Gig economy companies, including Uber and Deliveroo, have faced at least 40 major legal challenges around the world as delivery drivers and riders try to improve their rights.
The analysis of 39 employment cases, and seven linked cases on matters such as competition law, covers legal action in 20 countries including Australia, Chile, Brazil, South Korea, Canada and across Europe.
The cases have been brought by gig economy workers seeking access to basic rights, such as minimum wages and sick pay.
Put together by the International Lawyers Assisting Workers Network of more than 600 lawyers from at least 70 countries, the report highlights a string of court rulings in favour of drivers including in Italy, where authorities have fined Uber Eats, Glovo, Just Eat, and Deliveroo €733m (£628m) for misclassifying 60,000 couriers. That case is being appealed against.
A court in Spain ruled last year that drivers for food delivery firm Glovo were employees and the government in Madrid has since announced legislation confirming delivery riders’ status as salaried staff. In South Korea, a driver working via the Tada van hailing app was also ruled to be an employee.
Last month, the UK supreme court dismissed Uber’s appeal against a landmark employment tribunal ruling that its drivers should be classed as workers with access to the minimum wage and paid holidays.
On Tuesday night, Uber announced it will guarantee its 70,000 UK drivers a minimum hourly wage, holiday pay and pensions, in a dramatic u-turn which could put pressure on other gig economy firms to change tack.
Jeff Vogt, at the Washington DC based Solidarity Center workers rights group, said there was a clear trend towards recognising improved rights and employment status for those working for gig economy companies dealing with food delivery and taxi hire. “The courts are closing in on them,” he said.
However, the report also warns that not all claims are successful and states must act to enforce the regulations as gig economy firms use their considerable resources to defend their practices.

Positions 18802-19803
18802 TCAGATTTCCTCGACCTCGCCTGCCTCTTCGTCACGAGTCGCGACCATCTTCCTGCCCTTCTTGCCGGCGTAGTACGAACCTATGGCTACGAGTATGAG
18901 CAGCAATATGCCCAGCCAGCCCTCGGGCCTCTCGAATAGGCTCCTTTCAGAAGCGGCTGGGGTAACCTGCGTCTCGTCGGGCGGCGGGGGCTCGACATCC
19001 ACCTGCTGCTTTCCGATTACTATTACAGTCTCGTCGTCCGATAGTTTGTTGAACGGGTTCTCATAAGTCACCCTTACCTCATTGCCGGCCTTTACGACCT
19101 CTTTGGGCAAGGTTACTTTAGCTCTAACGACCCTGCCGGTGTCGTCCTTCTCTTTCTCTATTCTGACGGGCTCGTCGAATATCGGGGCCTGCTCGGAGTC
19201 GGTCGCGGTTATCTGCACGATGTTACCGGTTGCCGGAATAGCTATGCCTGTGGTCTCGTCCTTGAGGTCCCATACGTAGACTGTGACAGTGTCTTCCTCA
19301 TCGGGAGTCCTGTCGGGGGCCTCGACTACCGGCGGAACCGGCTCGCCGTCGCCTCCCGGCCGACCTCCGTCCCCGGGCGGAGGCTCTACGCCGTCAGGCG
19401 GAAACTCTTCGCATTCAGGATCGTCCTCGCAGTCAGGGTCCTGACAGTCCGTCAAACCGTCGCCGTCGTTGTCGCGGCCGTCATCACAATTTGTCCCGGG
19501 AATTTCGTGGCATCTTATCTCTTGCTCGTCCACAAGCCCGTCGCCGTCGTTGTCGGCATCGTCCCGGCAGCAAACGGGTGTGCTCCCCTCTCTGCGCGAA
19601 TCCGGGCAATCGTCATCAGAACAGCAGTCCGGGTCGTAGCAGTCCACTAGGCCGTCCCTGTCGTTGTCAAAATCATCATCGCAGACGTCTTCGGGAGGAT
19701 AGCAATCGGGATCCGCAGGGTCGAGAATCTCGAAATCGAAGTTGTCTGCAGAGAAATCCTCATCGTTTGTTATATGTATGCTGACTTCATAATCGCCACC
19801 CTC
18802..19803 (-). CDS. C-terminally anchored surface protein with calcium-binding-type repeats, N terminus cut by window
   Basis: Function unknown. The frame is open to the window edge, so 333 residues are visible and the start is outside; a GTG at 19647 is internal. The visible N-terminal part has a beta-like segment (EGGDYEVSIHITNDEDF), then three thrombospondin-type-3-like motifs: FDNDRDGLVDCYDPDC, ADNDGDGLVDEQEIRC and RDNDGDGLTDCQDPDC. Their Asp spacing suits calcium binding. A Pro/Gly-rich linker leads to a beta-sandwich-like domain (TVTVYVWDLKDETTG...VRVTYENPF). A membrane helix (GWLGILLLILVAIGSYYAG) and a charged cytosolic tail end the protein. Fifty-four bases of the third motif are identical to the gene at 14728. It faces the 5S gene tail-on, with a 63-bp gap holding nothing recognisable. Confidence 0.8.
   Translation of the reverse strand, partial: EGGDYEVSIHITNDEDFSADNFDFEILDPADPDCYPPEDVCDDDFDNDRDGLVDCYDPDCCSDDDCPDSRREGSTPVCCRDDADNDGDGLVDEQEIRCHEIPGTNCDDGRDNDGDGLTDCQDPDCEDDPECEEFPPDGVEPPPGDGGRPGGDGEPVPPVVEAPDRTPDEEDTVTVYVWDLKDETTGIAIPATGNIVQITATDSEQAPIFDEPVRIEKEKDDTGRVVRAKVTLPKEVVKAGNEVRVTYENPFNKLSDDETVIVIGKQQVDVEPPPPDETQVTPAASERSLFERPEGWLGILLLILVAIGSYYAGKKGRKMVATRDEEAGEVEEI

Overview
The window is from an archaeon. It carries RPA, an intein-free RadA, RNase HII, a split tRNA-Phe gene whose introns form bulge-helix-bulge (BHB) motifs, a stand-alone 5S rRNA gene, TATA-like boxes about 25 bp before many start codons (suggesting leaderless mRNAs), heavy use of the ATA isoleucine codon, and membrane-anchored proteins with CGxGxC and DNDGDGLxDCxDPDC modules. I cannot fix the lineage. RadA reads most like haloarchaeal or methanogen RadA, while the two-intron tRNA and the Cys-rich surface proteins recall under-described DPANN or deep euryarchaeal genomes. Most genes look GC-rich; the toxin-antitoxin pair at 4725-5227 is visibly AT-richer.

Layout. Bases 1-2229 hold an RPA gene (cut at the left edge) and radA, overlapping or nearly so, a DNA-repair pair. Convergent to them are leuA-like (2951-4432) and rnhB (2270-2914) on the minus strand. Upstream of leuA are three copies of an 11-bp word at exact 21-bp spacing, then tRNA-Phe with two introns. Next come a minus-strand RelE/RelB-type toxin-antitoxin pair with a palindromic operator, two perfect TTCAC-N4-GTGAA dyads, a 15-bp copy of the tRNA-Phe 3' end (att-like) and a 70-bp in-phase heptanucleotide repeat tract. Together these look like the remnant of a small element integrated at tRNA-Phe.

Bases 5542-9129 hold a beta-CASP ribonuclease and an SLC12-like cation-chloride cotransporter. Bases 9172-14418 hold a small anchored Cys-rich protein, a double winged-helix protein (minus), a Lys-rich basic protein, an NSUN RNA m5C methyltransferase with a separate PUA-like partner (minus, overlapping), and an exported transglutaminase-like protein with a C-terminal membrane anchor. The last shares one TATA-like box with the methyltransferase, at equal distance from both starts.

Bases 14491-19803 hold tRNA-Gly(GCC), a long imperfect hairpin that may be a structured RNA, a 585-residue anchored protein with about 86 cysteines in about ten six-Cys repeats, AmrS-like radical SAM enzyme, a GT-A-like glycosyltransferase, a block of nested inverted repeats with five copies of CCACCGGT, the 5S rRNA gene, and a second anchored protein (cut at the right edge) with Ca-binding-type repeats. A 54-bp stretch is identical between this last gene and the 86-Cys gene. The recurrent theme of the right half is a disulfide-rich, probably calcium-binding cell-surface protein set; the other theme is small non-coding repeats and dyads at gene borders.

Tactics include contracts with mandatory arbitration clauses, which fend off legal action by forcing those with a grievance to pay costly administration and filing fees in the preliminary stages. This has proved a particular problem in the US.
The report also warns that after losing cases in jurisdictions with “weak or non-existent enforcement regimes”, companies have forced drivers to sign new contracts. The gig economy companies then claim that the court findings relate only to the old contracts. This has happened in the UK, when drivers for delivery firm City Sprint went back to court over new contracts after winning an initial action.
“These companies have gone to great lengths to insulate themselves from responsibility and have put an extraordinary burden on workers to claim their basic rights at work. Governments must step in now and enact legislation that protects the rights of all workers providing labour to a digital platform company,” Vogt said.
In California taxi hailing firms Uber and Lyft spent more than $200m (£144m) on a referendum campaign to exempt their businesses from the newly introduced AB5 law which would categorise their drivers as employees. The proposition 22 measure won the vote in November last year.
Nigel Mackay, a lawyer at Leigh Day which is representing thousands of Uber drivers who wish to claim holiday pay, said: “In Europe it does seem the direction of travel is towards more rights for those who work in the gig economy.”
However, he added that legal success was only part of the solution: “There’s a problem in the system at the moment that the only way to enforce the rules is to bring claims. It isn’t right that low paid workers have to bring claims about being low paid.”